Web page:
I fell in love with Cicero as a historical character when I was taking Latin in high school. I loved learning about praeteritio, which isn't part of the linked article, but is something we're all aware of from modern politics. "And there's of course PROBLEM X, but we're not here to discuss that." - To bring something up while saying it can't be discussed.

Here is the core of Cicero's oratory model, the blogger I link to then goes on to apply this to a modern day grant application.

Cicero’s model oration has five parts: the exordium, or introduction; the narratio, or background; the confirmatio, or supporting case; the refutatio, or anticipated objections, and the peroratio, or summing up.

The exordium

The exordium is the introduction, where the speaker introduces themself and lays out exactly what proposition they hope to persuade the audience of. The speaker should give some information about their background and qualifications.

The narratio

The narratio is background, it sets the stage for the presentation. It should say how the question arose, and describe different opinions about it. It should say why the question is important and what the consequences of resolving it will be.

The confirmatio

This is where the speaker (or writer) puts forward the case in support of the proposition. This is the most important part of the speech and will typically be divided into several sections.

The refutatio

Here the speaker anticipates objections and refutes them. For example, one might object that no one has tried this before and the refutation is, there’s always a first time.

The peroratio

This is the final part or summing up. The speaker may chose to simply summarize what they’ve already said – the peroration is not the place to bring up new topics.

12/21/2022 2:58 pm | |
Tags: oratory, cicero

Zelenskyy has arrived in DC

He addresses Congress tonight at 4:30pm Pacific / 7:30pm Eastern.

12/21/2022 3:02 pm | |
Tags: ukraine, russia, us politics

Trump tax returns released (cnbc.com)

CNBC's highlights of the tax reports:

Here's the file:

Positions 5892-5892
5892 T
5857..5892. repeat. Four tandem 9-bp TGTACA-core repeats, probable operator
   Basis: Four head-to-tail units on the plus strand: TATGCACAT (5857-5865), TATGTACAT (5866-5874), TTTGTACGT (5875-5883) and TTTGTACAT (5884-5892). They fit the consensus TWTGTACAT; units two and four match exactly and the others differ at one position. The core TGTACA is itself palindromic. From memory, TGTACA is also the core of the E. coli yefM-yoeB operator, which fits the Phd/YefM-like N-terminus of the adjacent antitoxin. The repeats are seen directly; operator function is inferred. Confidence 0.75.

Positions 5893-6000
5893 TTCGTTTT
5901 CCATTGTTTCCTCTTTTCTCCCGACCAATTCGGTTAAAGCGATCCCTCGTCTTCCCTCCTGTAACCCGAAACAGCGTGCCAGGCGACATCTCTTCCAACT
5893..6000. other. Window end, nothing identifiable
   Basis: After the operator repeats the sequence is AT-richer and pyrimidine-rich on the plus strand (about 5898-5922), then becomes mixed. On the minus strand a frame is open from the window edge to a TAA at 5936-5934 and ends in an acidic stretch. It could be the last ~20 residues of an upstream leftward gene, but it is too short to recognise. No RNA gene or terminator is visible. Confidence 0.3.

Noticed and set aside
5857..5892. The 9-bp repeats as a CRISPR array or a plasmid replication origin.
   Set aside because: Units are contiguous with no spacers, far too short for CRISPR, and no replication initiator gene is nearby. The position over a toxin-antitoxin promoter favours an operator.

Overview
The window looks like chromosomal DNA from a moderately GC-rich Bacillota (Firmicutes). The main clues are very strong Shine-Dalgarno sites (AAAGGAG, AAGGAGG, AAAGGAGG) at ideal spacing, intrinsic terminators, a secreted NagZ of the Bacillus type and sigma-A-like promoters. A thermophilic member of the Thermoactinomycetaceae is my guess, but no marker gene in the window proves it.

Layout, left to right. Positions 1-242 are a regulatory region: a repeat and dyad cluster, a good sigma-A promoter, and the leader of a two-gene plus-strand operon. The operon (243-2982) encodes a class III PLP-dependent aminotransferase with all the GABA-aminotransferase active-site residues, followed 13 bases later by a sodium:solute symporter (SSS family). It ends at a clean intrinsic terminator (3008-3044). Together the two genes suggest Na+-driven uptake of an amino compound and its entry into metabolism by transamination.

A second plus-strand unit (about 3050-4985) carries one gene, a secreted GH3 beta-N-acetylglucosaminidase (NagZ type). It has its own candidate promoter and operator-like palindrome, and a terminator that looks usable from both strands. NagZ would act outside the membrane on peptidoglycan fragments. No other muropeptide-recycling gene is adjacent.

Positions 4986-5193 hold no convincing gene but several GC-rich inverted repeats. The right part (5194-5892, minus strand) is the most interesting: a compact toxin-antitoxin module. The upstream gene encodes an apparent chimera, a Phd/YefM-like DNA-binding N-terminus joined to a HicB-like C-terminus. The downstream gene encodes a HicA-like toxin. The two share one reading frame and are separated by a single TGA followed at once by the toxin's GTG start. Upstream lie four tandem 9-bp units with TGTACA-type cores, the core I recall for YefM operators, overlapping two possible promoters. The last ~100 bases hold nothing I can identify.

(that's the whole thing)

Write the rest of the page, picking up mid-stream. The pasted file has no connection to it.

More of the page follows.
• On their 2015 federal return, Trump and his wife declared negative income of $31.7 million, with taxable income of $0. The couple paid federal income taxes of $641,931.
  • The 2016 return declared negative income of $31.2 million, with zero dollars of taxable income. The Trumps paid $750 in taxes.
  • The 2017 return declared negative income $12.8 million, with $0 in taxable income. The couple paid $750 in taxes.
  • The 2018 return declared total income of $24.4 million, with taxable income of $22.9 million. The Trumps paid $999,466 in federal income taxes.
  • In 2019, the Trumps declared $4.44 million in total income, and $2.97 million in taxable income. They paid $133,445 in taxes.
  • The 2020 return shows negative income of $4.69 million, with zero dollars in taxable income. The tax paid by the Trumps was $0 and they claimed a refund of $5.47 million.
12/21/2022 4:44 pm | |
Tags: us politics, donald trump

"Everything You've Ever Wanted To Know About 'Ghostwriter'" (atlasobscura.com)

Ghostwriter occupied a fascinating middle space for me as a kid. In some ways I was the perfect target for it, but also, in truth, I was on the upper range of their target age, and also at that time I had access to a computer at home and was already well versed in it, so the main hooks of the show were just slightly off target for me.

That said, I found this background absolutely fascinating. To hear that it was originally supposed to be about being a show which followed Sesame Street in reaching children, and how it was a show designed to show text - from that central concept the rest of the show was developed.

And, above all, the realization that Ghostwriter's lore is that they were a ghost of an escaped slave, is mind blowing and makes me want to delve back into the show.

12/21/2022 10:38 pm | |
Tags: television, nostalgia, children's television, public broadcasting

Mastodon Favs for December, 21st 2022

12/21/2022 10:45 pm | |
Tags: mastodon, social media, automated